Rep. Earl Blumenauer Wants to Help You Care About the Farm Bill | Civil Eats

Faces of the Farm Bill: Why Rep. Earl Blumenauer Remains Dedicated to Change

As he reintroduces his Food and Farm Act, the Oregon Democrat is pushing for more support for young farmers and small-scale operations, reforming crop subsidies, and more crop diversity on farms.

Representative Earl Blumenauer (D-Oregon), stands at a podium talking to constituents and politicians. (Photo courtesy of Rep. Blumenauer's office)

This interview is an installment of our new series, Faces of the Farm Bill, where we humanize the real-world impacts of ag policy. The first article in the series is an interview with Esperanza Fonseca, a SNAP recipient turned food justice activist.

Most of the D.C. lawmakers behind our food and agriculture policy are pragmatists. Every five years, they stick to the same old script, tweak a few programs in small ways to make farm and hunger groups happy, and pass a business-as-usual farm bill.

Representative Earl Blumenauer (D-Oregon) is not most lawmakers. Known for his ever-present bowtie and bicycle lapel pin, the latter of which sends an immediate signal (to those who don’t already know he represents Portlandia) that he is a crunchy, eco-conscious progressive. And when it comes to the farm bill negotiations, many of the powerful players in D.C. agricultural circles write him off, especially since he’s not even on the Agriculture Committee.

But Blumenauer has been calling attention to real food and farm issues that affect people’s lives—and that no other politicians will touch—since he was sworn into Congress 26 years ago. Long before Senator Cory Booker (D-New Jersey) gained traction as one of the only players willing to talk about regulating the meat industry, Blumenauer advocated for shifting funding away from large, industrial, confinement-based animal operations. He has also repeatedly introduced bills attempting to cancel the registration of common pesticides known to kill bees and harm ecosystems.

At the end of March, as the 2023 Farm Bill cycle picked up momentum, he reintroduced the Food and Farm Act, an updated version of a bill he tried to get passed during the last farm bill negotiations in 2018. Among many sweeping changes, the bill would establish new titles in the farm bill dedicated to cutting food waste and ensuring animal welfare; direct more resources toward local food, beginning farmers, and healthy food access; and limit and shift farm subsidies to reward smaller, diversified farms.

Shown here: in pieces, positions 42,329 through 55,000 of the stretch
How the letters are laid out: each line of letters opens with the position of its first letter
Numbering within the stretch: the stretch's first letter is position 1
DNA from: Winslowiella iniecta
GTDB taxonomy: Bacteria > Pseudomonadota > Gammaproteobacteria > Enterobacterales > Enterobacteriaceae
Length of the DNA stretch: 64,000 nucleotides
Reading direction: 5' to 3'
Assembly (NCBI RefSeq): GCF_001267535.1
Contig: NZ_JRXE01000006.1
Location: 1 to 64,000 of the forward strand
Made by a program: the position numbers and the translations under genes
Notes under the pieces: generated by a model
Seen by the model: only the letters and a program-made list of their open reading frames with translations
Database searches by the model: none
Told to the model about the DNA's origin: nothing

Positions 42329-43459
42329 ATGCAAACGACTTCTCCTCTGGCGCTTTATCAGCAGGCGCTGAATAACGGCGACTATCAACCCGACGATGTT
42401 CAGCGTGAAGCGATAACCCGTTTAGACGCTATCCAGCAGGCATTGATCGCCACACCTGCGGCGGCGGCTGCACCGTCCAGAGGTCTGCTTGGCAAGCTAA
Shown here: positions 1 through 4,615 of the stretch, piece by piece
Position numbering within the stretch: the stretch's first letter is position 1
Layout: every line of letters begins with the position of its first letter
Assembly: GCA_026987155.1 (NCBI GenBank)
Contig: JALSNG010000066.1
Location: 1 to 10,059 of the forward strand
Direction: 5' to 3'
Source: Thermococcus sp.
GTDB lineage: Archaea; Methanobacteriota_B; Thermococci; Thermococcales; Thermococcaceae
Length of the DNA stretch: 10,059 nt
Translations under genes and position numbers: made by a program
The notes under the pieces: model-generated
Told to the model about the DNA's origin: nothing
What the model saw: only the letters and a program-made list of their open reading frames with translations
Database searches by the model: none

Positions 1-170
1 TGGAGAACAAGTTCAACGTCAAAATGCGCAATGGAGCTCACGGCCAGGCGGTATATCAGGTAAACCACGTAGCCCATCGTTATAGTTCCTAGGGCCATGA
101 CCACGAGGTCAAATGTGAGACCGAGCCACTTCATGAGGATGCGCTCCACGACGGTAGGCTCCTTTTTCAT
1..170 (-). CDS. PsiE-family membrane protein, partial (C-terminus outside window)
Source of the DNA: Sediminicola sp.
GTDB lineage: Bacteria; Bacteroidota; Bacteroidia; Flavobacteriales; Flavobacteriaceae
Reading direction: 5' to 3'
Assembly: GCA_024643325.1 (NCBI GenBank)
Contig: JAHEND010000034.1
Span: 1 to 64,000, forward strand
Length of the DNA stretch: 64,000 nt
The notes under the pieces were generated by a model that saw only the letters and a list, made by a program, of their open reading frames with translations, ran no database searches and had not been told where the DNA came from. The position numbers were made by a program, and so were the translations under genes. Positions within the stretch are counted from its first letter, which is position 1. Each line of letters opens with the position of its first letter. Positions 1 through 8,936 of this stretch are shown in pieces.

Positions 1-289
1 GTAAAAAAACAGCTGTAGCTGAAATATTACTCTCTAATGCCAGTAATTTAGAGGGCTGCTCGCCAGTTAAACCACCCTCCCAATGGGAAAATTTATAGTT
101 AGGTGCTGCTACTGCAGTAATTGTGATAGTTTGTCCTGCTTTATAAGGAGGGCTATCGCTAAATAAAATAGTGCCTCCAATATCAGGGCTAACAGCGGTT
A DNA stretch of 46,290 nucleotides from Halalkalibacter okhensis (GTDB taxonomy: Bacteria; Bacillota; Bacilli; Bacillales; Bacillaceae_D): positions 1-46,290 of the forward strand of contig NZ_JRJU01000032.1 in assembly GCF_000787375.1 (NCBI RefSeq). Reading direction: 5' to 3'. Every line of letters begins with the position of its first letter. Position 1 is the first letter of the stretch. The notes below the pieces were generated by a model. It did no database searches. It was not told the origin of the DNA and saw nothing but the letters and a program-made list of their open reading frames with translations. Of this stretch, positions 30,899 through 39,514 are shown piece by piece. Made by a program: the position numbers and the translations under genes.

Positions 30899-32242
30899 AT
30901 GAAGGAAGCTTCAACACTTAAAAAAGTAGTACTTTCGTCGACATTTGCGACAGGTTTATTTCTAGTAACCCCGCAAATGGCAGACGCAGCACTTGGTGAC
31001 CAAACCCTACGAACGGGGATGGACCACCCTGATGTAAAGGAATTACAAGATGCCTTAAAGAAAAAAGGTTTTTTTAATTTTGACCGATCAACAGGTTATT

Civil Eats caught up with Blumenauer as the recently passed Republican bill written to exchange deep spending cuts for raising the nation’s debt ceiling made its way to the House floor. Due to attempts to further restrict Supplemental Nutrition Assistance Program (SNAP) benefits within it, debates around the bill have been bleeding into conversations around the farm bill. And Blumenauer was particularly amped up around what he saw as the hypocrisy of limiting “food stamps” for poor people while maintaining a willingness to pay subsidies to commodity farmers regardless of their income.

“The stakes are very high,” he said. “We’ve been squeezing out small and medium-sized farmers and ranchers. We have been subsidizing a diet that makes people sick. I mean, this is the future of the planet. It’s the future of the agricultural system.”

We spoke to Blumenauer about those issues, his other 2023 Farm Bill priorities, and why he continues to pedal uphill against the D.C. winds after all this time.

The debt ceiling bill that Republicans are likely to send to the House floor this week includes proposals to expand work requirements for SNAP recipients, which you oppose. This conversation seems to happen every farm bill cycle. Why is it such a flash point?

Rep. Earl Blumenauer's official portrait.

Republicans have been doing this since the Gingrich Revolution [in the 1990s]. They push this mythology that food stamps are lavishing support on poor people so they don’t have to work. This time, it has taken on increased intensity, I think, because they are desperate to change the subject from the potential of wrecking the global economy. They’ve offered up something that sounds good to their base, but it doesn’t really pencil out.